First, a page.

Beyond the Call of Duty
This gallery is the only place in the Commonwealth where you can learn the history of the brave Virginians who have been awarded the nation’s highest and most prestigious military honor for valor.
Of the more than 25 million men and women who have served and sacrificed in our nation’s wars, fewer than 3,600 have received the Medal of Honor. And of those, 50 have been officially attributed to the Commonwealth of Virginia by the Department of Defense.
Each of the Virginia recipients is remembered in this gallery with a plaque that bears the recipient’s full name, hometown, military unit, a description of the recognized action, and the full text of the citation.
Also in the gallery are video stations where honorees can be researched, and additional information about the individuals and the events related to their service can be reviewed. Below are a few of Virginia’s Medal of Honor recipients you can learn about in the gallery.
Jimmie W. Monteith, Jr.
The citation for this brave Virginian reads:
“1st Lt. Monteith landed with the initial assault waves on the coast of France under heavy enemy fire. Without regard to his own personal safety he continually moved up and down the beach reorganizing men for further assault.
. . . Completely exposed to the intense fire, 1st Lt. Monteith led the tanks on foot through a minefield and into firing positions. . . . Supervising the defense of his newly won position against repeated vicious counterattacks, he continued to ignore his own personal safety, repeatedly crossing the 200 or 300 yards of open terrain under heavy fire to strengthen links in his defensive chain.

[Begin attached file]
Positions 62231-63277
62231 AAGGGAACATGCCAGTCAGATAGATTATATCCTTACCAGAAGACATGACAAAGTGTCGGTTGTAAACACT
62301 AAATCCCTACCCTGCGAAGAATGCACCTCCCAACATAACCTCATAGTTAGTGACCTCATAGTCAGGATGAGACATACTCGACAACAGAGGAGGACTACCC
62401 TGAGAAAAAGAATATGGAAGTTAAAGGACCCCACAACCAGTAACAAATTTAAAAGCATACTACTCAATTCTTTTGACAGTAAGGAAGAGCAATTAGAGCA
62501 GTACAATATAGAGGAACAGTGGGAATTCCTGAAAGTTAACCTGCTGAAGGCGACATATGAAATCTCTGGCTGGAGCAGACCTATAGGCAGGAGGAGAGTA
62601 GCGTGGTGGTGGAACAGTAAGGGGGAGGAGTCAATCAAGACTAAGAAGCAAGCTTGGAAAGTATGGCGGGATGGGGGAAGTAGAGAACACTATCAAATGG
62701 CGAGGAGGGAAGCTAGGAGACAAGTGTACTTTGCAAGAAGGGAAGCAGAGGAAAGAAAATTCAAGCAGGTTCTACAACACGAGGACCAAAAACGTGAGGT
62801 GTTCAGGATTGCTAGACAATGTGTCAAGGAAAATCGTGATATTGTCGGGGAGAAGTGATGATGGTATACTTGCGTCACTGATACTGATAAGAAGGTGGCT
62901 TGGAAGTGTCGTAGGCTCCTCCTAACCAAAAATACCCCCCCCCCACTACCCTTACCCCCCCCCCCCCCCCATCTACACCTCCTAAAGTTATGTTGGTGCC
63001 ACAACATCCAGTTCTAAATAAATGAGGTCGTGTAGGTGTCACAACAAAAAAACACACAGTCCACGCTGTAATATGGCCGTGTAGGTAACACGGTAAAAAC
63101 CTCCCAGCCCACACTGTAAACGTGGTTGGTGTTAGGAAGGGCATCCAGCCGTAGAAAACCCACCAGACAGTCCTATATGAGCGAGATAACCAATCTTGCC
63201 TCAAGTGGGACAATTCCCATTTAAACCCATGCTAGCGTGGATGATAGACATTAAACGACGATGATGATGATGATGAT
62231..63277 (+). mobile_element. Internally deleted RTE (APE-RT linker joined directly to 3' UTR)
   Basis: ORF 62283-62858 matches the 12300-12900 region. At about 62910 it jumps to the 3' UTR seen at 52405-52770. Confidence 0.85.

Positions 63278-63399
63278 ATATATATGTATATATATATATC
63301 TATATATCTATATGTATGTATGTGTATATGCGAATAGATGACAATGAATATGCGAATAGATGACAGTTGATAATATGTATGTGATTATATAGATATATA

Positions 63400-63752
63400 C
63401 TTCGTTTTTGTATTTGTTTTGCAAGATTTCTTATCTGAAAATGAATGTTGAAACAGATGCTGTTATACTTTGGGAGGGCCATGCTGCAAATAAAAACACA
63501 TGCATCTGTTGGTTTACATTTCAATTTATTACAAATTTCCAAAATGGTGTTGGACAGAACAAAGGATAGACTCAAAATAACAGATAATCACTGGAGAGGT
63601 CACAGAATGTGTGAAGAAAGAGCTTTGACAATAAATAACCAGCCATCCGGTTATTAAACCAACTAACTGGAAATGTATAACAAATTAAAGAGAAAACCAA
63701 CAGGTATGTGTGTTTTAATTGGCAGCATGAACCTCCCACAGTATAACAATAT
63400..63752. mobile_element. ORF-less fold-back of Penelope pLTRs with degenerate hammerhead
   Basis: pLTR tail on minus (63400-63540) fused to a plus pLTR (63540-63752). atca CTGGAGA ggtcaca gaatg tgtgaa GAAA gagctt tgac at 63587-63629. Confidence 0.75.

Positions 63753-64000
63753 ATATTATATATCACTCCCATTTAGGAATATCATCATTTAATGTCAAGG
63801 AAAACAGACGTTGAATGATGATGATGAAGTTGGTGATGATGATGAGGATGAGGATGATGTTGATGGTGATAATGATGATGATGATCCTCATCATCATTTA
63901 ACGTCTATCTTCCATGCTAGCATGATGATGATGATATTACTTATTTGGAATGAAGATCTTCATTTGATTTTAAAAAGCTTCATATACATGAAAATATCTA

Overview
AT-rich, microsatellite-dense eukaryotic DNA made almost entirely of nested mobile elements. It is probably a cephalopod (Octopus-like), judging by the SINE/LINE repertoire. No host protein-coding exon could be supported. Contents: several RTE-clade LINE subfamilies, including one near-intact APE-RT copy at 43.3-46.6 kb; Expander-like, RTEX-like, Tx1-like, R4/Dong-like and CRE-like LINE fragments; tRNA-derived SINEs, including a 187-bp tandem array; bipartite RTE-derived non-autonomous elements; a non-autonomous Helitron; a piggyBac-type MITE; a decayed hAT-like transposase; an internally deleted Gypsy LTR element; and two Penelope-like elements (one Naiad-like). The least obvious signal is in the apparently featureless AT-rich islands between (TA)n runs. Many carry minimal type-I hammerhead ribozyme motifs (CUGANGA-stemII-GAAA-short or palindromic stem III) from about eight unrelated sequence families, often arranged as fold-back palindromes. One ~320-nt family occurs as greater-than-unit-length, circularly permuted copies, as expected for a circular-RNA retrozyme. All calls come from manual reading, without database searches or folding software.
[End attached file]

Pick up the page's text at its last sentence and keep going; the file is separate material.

When the enemy succeeded in completely surrounding 1st Lt. Monteith and his unit and while leading the fight out of the situation, 1st Lt. Monteith was killed by enemy fire. The courage, gallantry, and intrepid leadership displayed by 1st Lt. Monteith is worthy of emulation.”
Robert Blake was born into slavery in Virginia. In June 1862, his owner’s plantation was burned during a Union naval expedition up the Santee River. About 400 slaves from the plantation, including Blake, were taken as contraband onto Union ships.
By December 25, 1863, Blake had been transferred to USS Marblehead. While Blake was on the ship’s gun deck, he was knocked down by an exploding Confederate shell.
The explosion had killed a powder boy manning one of the guns. Blake had no assigned combat role and could have retreated to relative safety below deck, but he instead chose to take over the powder boy’s duties.
The Confederates eventually abandoned their position, leaving a gun behind.
For his actions during the firefight, Blake was awarded the Medal of Honor four months later, on April 16, 1864.
James Gardiner worked as an oysterman before enlisting in the Union Army from Yorktown, Virginia, on September 15, 1863. He joined Company I of the 36th Regiment United States Colored Troops as a private.
At the Battle of Chaffin’s Farm, Virginia, on September 29, 1864, Gardiner’s regiment was among a division of black troops assigned to attack the Confederate defenses at New Market Heights. The attack was met with intense Confederate fire; over half of the black troops were killed, captured, or wounded.
The day after the battle, Gardiner was promoted to sergeant. Several months later and three days before the end of the war, on April 6, 1865, he was issued the Medal of Honor for his actions at Chaffin’s Farm.